school garden

Community in the Time of COVID

Despite the sometimes seemingly insurmountable uncertainty facing folks these days, the Cascadia School Learning Garden has remained a place where people can feel a sense of belonging. In addition to continuing garden classes this season, the school learning garden has been able to provide families with produce, seeds, starts, and a place to safely and tangibly connect to the school itself.

And, as Garden Teacher Nicole likes to say, when you take from the garden, you must give back to the garden. The Cascadia community has done a tremendous job at giving back. Students and families alike have found a sense of connection by participating in our garden work parties this Fall. We have maintained appropriate social distancing and adhered to the district guidelines while weeding, mulching, harvesting, winterizing, and tree planting, making a lasting impact for years to come.

A garden symbolizes hope. It represents faith in a brighter, better future.

The Cascadia Learning Garden is no exception. It has been there for families in this time of need, as they have been there for it. It will continue to bloom, grow, be fruitful, and whatever other garden metaphors you can think of as we continue navigating these trying times as a community with the common goal of staying safe, healthy, and connected.

At Home Projects, Garden lessons

Inviting Urban Wildlife to the Garden

Many of us are stuck inside these days, but I find comfort in the fact that animals are still able to come and go as they please. Now is the time of year when birds are collecting materials for their nests, bees are beginning to emerge in search of pollen and nectar, and many other animals are out and about searching for food, water, and shelter.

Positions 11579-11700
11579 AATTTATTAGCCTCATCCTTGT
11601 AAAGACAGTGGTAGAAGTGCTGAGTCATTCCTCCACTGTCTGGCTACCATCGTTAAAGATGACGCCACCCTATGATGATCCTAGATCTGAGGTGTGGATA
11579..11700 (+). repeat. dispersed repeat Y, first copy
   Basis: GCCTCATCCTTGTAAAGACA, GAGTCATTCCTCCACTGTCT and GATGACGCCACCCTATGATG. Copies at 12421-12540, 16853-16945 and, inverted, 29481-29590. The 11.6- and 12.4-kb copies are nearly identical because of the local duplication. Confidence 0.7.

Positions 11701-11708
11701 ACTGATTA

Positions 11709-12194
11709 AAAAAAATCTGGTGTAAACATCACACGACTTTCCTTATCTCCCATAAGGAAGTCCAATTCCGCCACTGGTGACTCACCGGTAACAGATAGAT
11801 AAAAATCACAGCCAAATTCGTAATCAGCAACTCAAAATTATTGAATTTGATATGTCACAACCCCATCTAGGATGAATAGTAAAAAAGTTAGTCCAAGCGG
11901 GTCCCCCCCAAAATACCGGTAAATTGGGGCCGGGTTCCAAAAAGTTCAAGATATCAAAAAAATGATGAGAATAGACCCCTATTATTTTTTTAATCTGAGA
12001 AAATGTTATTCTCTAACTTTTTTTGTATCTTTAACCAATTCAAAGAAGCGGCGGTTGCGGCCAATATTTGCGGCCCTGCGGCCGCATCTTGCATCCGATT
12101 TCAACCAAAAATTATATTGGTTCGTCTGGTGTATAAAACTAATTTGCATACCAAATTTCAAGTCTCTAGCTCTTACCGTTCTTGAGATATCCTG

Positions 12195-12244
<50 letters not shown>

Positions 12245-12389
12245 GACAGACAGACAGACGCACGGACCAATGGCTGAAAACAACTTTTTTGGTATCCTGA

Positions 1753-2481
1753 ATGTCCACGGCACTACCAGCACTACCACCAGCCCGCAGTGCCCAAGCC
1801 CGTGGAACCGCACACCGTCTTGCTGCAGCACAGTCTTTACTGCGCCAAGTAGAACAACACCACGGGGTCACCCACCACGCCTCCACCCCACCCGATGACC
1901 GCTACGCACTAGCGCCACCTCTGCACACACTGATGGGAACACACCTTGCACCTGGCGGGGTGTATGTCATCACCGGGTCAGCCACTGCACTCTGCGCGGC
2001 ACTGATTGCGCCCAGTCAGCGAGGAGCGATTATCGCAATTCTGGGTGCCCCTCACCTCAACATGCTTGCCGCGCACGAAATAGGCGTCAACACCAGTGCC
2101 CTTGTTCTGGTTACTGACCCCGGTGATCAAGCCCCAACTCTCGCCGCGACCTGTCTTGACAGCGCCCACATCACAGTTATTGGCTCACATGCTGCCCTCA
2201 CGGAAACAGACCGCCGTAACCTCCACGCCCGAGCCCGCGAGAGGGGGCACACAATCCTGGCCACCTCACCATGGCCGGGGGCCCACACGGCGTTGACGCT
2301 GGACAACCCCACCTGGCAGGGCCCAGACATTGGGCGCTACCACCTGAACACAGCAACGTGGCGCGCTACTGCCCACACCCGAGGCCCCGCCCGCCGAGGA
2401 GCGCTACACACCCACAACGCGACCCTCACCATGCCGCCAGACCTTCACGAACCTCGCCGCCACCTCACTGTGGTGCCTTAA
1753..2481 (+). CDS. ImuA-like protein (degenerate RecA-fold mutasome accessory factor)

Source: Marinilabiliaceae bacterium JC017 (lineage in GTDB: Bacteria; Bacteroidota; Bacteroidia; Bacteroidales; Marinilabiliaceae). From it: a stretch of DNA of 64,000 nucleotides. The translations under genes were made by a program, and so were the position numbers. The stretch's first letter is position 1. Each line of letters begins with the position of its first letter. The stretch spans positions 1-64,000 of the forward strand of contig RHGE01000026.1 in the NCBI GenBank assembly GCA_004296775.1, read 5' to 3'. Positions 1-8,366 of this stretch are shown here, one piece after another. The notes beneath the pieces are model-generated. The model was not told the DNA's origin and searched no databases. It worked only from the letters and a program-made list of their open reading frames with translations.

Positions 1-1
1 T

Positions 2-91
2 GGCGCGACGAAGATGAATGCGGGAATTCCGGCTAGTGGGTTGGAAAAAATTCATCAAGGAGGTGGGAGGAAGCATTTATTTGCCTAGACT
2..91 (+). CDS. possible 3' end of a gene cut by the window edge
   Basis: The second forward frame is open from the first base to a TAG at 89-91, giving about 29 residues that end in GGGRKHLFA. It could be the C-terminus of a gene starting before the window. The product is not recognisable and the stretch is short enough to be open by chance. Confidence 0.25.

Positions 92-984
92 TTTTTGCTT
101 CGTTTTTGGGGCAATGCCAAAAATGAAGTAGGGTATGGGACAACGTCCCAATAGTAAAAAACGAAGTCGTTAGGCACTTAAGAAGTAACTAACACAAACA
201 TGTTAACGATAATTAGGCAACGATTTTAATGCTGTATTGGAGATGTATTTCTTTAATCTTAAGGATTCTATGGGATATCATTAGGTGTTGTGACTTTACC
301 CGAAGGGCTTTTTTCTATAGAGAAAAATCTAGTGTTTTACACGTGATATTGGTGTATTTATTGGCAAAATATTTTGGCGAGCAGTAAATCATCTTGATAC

Here are a few ideas you can do while at the home to help out these amazing urban critters!

Like us, urban wildlife needs 3 essential things to survive: Food, water, and shelter. This time of year, they are also looking for a safe place to raise their young.

1. Bird and Squirrel Feeders

This project is one of the easiest and most effective ways you can help out your local wildlife! There are many ways to make a feeder: The classic pine cone, peanut butter, and seed is always a good option. You can make a similar project using an apple half if you don’t have access to pine cones. Recycled materials like toilet paper rolls or old milk cartons can also be used, and you and your kids can even create a bird garland with string and dried fruits! Don’t be upset if a squirrel comes to your home-made feeder- they need food too! My backyard squirrels have even planted me beautiful sunflowers in my garden that they found in my feeder.

Home-made suet is another great way to attract furry and feathery critters to your yard or garden. It is a zero-waste project that can be catered to the specific diets of birds in your area that you are aiming to attract. These “cookies” are no-bake, but very messy, so be aware! They should be put out once they dry, so they don’t start to get moldy! They can also be made even simpler with bird seed and coconut oil.